FAAA Releases Draft Policy Platform for Consultation


The FAAA has outlined the direction of its future policy platform which has key themes around accessible advice, professionalism and the use of technology.

The association is seeking input from its members into its draft policy platform as it begins its 2024 roadshow series around Australia.

General manager policy, advocacy & standards, Phil Anderson, told the first day of the roadshow in Albury-Wodonga that the policy platform will guide the FAAA’s advocacy activity with government, regulators and other stakeholders.

It focuses on the three key themes:

  • Accessible financial advice
  • Professionalism of financial advice
  • Using technology to better deliver financial advice
Phil Anderson …the FAAA aims to finalise a policy platform that will provide a strong framework for advocacy

Anderson says that by travelling across the country and engaging directly with members “…the FAAA aims to finalise a policy platform that will provide a strong framework for advocacy and best represents the views of its member base.”

He says the association would like to see a single set of easy to understand rules that govern how to deliver affordable, professional financial advice, in a clear, concise and engaging way.

“By simplifying the regulatory regime and improving access to advice, it will drive down the cost and create a consumer-focused profession.”

He adds that it’s also important “…measures are in place to ensure that there is continued focus on the professionalisation of financial advice…”

Anderson says that for financial advice to be recognised and for it to operate as a self-regulated profession “…we need to first establish the framework, maintain effective and appropriate education standards across all financial advice providers, while at the same time providing flexibility for new entrants to meet the education standard and join the profession.”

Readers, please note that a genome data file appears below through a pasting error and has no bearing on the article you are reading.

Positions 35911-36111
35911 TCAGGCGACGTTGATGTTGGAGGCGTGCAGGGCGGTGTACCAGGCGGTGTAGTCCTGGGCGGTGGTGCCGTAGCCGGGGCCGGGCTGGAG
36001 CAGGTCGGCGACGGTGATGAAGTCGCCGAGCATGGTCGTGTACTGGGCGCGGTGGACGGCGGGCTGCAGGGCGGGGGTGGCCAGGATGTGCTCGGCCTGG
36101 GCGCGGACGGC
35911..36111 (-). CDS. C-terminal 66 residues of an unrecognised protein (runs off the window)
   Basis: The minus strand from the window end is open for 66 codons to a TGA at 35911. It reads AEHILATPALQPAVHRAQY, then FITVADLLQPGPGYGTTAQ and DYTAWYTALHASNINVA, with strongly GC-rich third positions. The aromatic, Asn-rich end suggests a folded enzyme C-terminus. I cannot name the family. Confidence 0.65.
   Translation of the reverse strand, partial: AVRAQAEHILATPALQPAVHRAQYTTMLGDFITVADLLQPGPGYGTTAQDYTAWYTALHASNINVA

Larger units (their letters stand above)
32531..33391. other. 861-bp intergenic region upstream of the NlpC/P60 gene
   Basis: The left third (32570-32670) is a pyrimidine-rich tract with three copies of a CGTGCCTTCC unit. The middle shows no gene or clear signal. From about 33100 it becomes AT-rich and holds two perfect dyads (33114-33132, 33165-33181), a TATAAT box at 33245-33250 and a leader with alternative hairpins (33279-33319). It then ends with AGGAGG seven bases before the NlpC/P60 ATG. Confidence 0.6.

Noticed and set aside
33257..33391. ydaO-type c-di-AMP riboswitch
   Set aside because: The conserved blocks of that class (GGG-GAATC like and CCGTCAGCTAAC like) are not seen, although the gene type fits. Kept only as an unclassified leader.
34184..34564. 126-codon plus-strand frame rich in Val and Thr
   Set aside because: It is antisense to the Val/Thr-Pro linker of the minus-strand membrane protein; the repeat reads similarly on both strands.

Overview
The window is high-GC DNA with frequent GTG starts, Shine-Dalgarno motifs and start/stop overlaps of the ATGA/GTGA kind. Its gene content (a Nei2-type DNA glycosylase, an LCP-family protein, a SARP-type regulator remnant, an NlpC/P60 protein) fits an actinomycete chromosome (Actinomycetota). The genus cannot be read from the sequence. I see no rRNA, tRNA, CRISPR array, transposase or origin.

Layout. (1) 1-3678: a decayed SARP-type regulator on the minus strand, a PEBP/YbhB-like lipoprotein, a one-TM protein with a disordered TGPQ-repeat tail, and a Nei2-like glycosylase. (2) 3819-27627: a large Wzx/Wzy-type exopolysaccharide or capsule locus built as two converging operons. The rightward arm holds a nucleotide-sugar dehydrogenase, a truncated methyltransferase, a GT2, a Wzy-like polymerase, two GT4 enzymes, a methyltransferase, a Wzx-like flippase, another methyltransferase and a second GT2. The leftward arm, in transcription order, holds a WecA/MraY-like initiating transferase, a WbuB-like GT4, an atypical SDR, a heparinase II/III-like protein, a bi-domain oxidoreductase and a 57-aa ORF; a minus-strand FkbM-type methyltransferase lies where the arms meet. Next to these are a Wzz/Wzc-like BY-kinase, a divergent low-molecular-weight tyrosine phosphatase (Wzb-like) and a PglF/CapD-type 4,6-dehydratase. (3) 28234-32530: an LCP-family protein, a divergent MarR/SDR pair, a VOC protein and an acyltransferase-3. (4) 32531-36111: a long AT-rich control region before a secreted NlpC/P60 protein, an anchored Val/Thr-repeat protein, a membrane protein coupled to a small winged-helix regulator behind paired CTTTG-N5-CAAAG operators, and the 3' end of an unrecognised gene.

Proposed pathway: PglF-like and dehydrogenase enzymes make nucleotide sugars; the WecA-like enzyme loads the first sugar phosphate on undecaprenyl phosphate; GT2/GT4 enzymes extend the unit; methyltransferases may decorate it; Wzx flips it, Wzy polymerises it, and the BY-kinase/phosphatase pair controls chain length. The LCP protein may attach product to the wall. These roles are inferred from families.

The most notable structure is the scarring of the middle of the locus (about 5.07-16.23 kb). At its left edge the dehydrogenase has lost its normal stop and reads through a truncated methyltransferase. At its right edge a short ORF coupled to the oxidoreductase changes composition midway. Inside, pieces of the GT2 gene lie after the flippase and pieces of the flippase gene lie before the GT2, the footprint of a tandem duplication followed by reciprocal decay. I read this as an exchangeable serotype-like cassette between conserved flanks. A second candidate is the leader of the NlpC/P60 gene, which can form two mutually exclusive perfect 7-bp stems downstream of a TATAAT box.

Ongoing development of the financial advice profession and advice practises, through the use of technology and innovation, is also a theme of the draft policy platform.

…We need to future-proof the profession … through better use of data and technology…

“We need to future-proof the profession for advisers and their clients through better use of data and technology.”

He says the FAAA supports regulatory reform “…that encourages the use of new technology, specifically AI, to make data capture, storage and utilisation more streamlined across financial services, which will deliver better service and outcomes for clients.”

The association is making the draft policy platform available for members for review and to provide feedback until 31 May 2024. It will release the final FAAA Policy Platform on 1 July 2024.


  1. The most important part of any development, are the foundations that the development sits on.

    The foundations of the Advised Life Insurance sector were sitting on solid bedrock, though the Government, after consultation with vested self interest parties, convinced the Government that moving that part of the framework to a foundation of quick sand would be wonderful improvement.

    That “worked well” and even the biggest beneficiaries, being the Education lobbyists, who were too caught up in their own self importance and intellectual prowess to even bother listening to the experts at the Coal face who warned everyone there would be a mass exodus of Advisers unless changes were made, were shocked at the low numbers of entrants and have had to go begging for funding due to their hundreds of millions of dollars of future revenue disappearing, just like the Advisers who were being blackmailed into paying them, disappeared.

    In order for the education guru’s to make money, they need a willing, not forced participant and the mirage always dissipates eventually to reality if there is insufficient reason or incentive to join.

    The pathway for a specialist Life Insurance Adviser is a maze of complexity, smoke screens and mirrors with no incentive to start the journey, hence the end result being, virtually NIL new entrants in the last few years as specialist risk Advisers on one side of the ledger and thousands exited on the other.

    What a great achievement and for all those who were part of the grand plan, you should hang your heads in shame.

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